Last week some of the biggest players in the logging industry met in Burlington, Vermont. The occasion was the annual conference of the Sustainable Forest Industry (SFI,) a creation of Big Timber whose raison d'etre is to cover up all their unsightly and destructive clearcuts with a kinder, gentler "green" label. This year the faux green SFI's conference theme was "The Bigger Picture: Conservation. Integrity. Community."
They got a little more community than they bargained for: more than 70 Vermonters showed up to protest the logging industry's phony and misleading ecolabel.
Meanwhile, all those people - school teachers, students, ordinary people like you and me - are having their power amplified by other voices, all singing the same tune:
- Five Fortune 500 companies just announced measures to distance themselves from the SFI;
- 21 environmental non-profits wrote a letter to SFI demanding that the phony ecolabel take five steps away from greenwash;
- Thousands of citizens across the country have taken action online to call out SFI's deceptive marketing.
Now we at ForestEthics are not a group of druids opposed to any cutting of any tree. We are realists: we live in houses (made from wood), use paper (mostly recycled but some sustainable virgin fiber is good too.) In fact, in places like the Great Bear Rainforest, we have found common cause with some of the largest logging companies in the world. Creating solutions that allow for a real win-win is hard going, but we know it's possible. And more critical than ever. When it comes to forest protection, win-wins are only possible if some big IFs are met: IF we can secure protection for the most important and vulnerable areas, IF logging outside of these areas is conducted with the highest standards possible, and IF all of this is done by truly listening to and heeding the requests of local communities. So extremists we are not - in fact the extremist label should be applied where it really fits: SFI. What's more extreme than a fake non-profit funded by Big Timber to label as "sustainable" some of the worst logging in North America and beyond? That's just not right and no amount of branding, advertisements or money can change those basic facts. Which is why we are taking on SFI in such a big way.
Stories like this one in The New York Times raised the SFI's ire, and also put the concerns about its misinformation on the front burner for many environmentally-minded businesses and individuals. People want to do the right thing and buy truly green products. SFI is abusing these good intentions by trying to attract green consumers to decidedly destructive wood and paper products. This level of cynicism is astounding.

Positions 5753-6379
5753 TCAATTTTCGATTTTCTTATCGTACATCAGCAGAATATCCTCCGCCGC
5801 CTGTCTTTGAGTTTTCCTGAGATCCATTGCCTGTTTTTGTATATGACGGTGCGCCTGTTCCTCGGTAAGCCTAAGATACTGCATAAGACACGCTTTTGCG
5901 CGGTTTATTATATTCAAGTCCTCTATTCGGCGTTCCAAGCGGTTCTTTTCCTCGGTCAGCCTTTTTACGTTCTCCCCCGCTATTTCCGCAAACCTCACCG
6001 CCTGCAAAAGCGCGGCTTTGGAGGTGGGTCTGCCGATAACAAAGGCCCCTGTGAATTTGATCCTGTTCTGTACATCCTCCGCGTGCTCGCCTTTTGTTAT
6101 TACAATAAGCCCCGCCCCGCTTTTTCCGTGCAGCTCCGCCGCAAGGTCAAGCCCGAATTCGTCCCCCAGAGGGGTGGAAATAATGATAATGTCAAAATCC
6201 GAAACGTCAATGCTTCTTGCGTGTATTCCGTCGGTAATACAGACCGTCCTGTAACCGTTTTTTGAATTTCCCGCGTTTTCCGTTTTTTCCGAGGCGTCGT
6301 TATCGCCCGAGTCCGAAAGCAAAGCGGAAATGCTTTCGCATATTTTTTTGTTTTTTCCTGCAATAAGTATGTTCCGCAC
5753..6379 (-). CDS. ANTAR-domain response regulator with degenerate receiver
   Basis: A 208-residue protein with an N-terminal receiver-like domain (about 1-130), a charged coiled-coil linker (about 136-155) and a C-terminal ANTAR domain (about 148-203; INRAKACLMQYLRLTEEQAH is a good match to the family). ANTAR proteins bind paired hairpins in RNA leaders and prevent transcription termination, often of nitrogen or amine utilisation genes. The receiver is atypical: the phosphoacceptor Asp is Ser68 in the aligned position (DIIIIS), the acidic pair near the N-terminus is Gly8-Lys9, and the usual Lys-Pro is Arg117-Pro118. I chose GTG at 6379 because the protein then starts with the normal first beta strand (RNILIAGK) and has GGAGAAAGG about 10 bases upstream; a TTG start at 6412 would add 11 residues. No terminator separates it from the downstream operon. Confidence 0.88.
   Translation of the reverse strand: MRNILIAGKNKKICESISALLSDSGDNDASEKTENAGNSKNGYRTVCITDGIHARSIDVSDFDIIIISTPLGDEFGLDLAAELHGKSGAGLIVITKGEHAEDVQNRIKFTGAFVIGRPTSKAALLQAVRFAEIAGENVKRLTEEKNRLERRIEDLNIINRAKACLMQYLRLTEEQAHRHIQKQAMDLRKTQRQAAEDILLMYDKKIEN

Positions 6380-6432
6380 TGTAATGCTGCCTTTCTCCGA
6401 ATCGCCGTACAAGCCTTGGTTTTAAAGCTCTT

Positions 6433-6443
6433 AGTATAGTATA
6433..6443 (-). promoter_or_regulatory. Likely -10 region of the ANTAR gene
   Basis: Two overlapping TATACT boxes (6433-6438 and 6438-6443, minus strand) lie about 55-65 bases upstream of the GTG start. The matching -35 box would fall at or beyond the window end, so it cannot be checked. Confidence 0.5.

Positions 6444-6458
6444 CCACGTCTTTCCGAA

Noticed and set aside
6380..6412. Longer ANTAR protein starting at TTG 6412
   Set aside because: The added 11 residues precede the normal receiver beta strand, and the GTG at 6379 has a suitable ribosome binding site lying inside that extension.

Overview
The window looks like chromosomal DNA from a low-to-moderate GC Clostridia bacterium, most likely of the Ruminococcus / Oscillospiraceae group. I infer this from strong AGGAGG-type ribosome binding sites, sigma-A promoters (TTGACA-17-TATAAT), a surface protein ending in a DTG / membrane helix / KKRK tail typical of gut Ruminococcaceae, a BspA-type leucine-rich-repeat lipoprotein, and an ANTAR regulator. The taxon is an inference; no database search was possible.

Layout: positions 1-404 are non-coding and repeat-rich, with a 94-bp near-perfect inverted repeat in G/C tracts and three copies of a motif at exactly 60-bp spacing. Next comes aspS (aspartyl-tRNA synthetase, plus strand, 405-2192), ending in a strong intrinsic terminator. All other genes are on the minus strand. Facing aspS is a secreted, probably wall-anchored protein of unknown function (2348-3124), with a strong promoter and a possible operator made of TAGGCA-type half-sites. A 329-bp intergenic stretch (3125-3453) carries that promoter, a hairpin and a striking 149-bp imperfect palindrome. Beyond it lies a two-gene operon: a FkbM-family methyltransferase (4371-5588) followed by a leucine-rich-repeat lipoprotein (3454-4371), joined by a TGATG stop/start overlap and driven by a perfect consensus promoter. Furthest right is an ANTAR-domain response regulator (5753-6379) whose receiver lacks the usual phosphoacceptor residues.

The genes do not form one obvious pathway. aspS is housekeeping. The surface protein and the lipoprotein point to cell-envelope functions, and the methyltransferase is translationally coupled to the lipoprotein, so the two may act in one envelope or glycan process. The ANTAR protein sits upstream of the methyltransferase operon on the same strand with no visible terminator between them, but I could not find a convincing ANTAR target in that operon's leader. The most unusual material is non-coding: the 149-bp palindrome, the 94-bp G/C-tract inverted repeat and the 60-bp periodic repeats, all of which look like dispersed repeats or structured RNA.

But communities, green-minded companies, and NGOs are fighting back.
Last week it was announced that Sprint, Norm Thompson Outfitters, King Arthur Flour, AT&T, State Farm, U.S. Bank and Comcast have each taken steps to distance themselves from the SFI, either by dropping use of the SFI label or by switching to paper that is credibly certified. Meanwhile, household environmental names like Sierra Club, Natural Resources Defense Council and Center for Biological Diversity have decried it as a Trojan horse for industry interests. Even so, SFI publicly touts its support from "conservation groups across North America." Though there are some small environmental groups that do support the SFI, they're not exactly a 'who's who' of the environmental movement-- and many of them have financial ties to SFI that raise serious questions about why they are supporting the greenwashing "eco"-label of Big Timber.
Check out our slide show of recent logging operations that SFI considered good enough to be labeled "green". If this doesn't shock you, I'd be surprised. It's not that surprising that this sort of destruction happens - we all know it still does - but that an organization would slap a green label on this kind of logging is still shocking. But you be the judge.
For our kids and grandkids, we need to leave more natural wealth than we received. That is the challenge of our generation and it is a mighty challenge indeed - one that we are just beginning to understand and more importantly take action toward. Schemes like the SFI take us all off target.
It's time to move beyond fake eco-labels and make real change happen in our forests and everywhere else. From that perspective, last week was a great one because ordinary citizens, some of the largest environmental groups in the world and big companies lined up together for a better future. That's a powerful combination and one we need to see more of if we are to create the kind of future we will all be proud to hand over to our children.
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